SHOCK, SURPRISE, Gawain takes the marginally less impossible Water Bridge and Wild Card rides off for the Sword Bridge. Both men leave the girl at the crossroads with a concerningly vague IOU, to be cashed in at her discretion. What can possibly go wrong!
Wild Card is lost in thoughts of the queen, completely ignoring his surroundings. As his horse approaches a ford, an armed knight calls out for him to stop and Wild Card doesn’t even hear him through the refrain of ‘Guinevere Guinevere Guinevere’ going on inside his head. The guardian knight, failing to get his attention, knocks him furiously from his horse. This, at last, pulls Wild Card back to the here and now. He demands to know what the hell is going on, how would this weird guardian knight like to be yanked around? He proves his point by getting hold of his leg and hauling so hard that the guardian knight implores him to let go so that they can have a proper fight. Wild Card wins the fight and takes the guardian knight as his prisoner, but a young woman watching the fight asks for a trade: the guardian knight’s surrender for her own. Wild Card seems to wash his hands of the situation. He doesn’t go around ravishing random women and he doesn’t have time for this.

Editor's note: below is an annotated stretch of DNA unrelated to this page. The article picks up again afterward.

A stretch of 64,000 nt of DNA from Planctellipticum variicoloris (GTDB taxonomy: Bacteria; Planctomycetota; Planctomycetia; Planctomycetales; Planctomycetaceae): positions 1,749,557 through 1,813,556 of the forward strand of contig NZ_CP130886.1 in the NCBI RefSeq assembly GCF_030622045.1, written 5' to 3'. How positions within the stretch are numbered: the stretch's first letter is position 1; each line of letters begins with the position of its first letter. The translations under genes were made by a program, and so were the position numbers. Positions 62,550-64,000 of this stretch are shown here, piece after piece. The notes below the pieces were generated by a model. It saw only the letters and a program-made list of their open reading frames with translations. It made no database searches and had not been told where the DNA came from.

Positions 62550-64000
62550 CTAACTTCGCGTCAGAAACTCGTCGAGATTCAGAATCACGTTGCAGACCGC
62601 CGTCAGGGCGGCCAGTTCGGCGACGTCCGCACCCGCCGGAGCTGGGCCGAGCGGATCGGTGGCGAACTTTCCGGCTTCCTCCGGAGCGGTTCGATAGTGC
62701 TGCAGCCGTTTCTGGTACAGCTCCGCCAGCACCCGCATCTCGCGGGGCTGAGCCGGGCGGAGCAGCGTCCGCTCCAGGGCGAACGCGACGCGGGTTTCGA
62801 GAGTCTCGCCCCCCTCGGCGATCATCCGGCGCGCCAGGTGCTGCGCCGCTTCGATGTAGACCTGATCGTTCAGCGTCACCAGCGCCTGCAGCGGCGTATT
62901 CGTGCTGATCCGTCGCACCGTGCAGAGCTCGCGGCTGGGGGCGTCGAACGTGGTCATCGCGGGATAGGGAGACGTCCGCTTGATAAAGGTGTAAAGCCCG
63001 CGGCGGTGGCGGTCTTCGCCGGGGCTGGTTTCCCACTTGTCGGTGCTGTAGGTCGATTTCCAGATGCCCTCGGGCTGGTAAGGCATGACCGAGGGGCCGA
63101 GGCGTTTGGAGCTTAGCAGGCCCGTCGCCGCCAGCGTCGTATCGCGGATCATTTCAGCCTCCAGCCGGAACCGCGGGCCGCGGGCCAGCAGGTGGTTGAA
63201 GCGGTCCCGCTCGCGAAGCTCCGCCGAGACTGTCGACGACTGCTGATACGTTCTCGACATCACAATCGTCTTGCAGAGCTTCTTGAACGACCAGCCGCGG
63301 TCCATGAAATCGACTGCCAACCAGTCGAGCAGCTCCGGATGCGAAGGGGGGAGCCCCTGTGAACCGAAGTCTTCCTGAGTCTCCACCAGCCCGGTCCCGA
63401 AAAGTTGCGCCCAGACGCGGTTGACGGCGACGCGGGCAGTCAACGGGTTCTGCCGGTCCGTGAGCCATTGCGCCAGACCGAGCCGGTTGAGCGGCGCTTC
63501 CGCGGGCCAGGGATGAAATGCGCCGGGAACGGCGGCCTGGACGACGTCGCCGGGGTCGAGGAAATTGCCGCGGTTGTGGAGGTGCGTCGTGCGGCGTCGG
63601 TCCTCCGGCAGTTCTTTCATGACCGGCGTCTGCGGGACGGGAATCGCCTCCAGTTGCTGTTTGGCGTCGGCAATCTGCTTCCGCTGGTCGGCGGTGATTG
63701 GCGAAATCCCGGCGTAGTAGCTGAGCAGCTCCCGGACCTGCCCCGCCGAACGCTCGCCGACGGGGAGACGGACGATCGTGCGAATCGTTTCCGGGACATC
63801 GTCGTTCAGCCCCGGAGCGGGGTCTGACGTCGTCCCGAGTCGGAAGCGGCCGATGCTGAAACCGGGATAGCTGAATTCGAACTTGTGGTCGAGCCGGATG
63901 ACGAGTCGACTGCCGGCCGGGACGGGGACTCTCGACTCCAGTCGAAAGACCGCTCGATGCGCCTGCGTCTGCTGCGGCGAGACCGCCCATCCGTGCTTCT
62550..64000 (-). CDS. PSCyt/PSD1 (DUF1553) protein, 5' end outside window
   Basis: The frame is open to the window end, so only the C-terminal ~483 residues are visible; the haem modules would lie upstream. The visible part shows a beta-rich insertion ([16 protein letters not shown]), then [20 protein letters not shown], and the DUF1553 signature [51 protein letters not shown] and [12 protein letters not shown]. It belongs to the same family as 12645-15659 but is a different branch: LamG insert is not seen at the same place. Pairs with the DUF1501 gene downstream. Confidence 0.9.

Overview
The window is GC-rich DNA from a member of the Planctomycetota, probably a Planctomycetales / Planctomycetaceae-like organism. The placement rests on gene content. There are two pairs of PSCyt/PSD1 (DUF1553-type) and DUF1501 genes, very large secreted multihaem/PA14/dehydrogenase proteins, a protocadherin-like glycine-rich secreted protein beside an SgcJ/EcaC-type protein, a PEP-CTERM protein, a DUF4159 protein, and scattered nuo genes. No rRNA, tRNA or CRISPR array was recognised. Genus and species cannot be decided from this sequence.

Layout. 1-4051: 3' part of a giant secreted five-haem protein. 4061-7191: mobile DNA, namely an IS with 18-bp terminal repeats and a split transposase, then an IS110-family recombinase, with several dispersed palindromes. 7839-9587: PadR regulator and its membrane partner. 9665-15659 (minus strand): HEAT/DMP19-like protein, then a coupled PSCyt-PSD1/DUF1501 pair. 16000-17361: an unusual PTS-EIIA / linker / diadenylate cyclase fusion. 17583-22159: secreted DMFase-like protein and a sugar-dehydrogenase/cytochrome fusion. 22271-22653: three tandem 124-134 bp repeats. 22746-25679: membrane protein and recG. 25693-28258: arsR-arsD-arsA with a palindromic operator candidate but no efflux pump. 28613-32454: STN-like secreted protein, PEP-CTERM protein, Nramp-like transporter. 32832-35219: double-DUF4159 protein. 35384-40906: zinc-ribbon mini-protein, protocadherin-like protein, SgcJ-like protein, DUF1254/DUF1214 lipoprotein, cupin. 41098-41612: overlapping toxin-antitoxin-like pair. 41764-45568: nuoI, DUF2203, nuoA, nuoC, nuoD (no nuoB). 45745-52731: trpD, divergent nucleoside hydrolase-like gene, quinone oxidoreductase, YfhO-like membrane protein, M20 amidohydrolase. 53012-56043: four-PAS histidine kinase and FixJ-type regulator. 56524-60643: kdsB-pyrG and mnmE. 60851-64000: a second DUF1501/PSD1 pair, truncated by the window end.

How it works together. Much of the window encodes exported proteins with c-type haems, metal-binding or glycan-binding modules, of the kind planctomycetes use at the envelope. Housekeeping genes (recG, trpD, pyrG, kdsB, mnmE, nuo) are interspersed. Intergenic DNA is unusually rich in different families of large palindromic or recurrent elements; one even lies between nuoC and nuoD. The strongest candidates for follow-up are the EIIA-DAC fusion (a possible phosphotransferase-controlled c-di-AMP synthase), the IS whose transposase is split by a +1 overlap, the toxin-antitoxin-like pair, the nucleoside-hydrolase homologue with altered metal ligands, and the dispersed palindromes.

The world is conspiring to throw ravishment opportunities his way, however. The only lodging Wild Card can get for the night is in an apparently empty castle with a lady who will give him no bed but her own. She coyly tells him to entertain himself outside until he thinks she is in bed and only come to her then. Wild Card delays outside as long as he can, then goes indoors to find the bed empty. When he looks for his hostess he finds her at the mercy of a strange knight who is tearing at her clothes, with a host of men-at-arms standing at his back. Wild Card takes them on WITH HIS BARE HANDS, so quick and strong that the men coming at him end up hacking at each other instead. He snatches up the axe of a fallen opponent and prepares to take on the remaining men.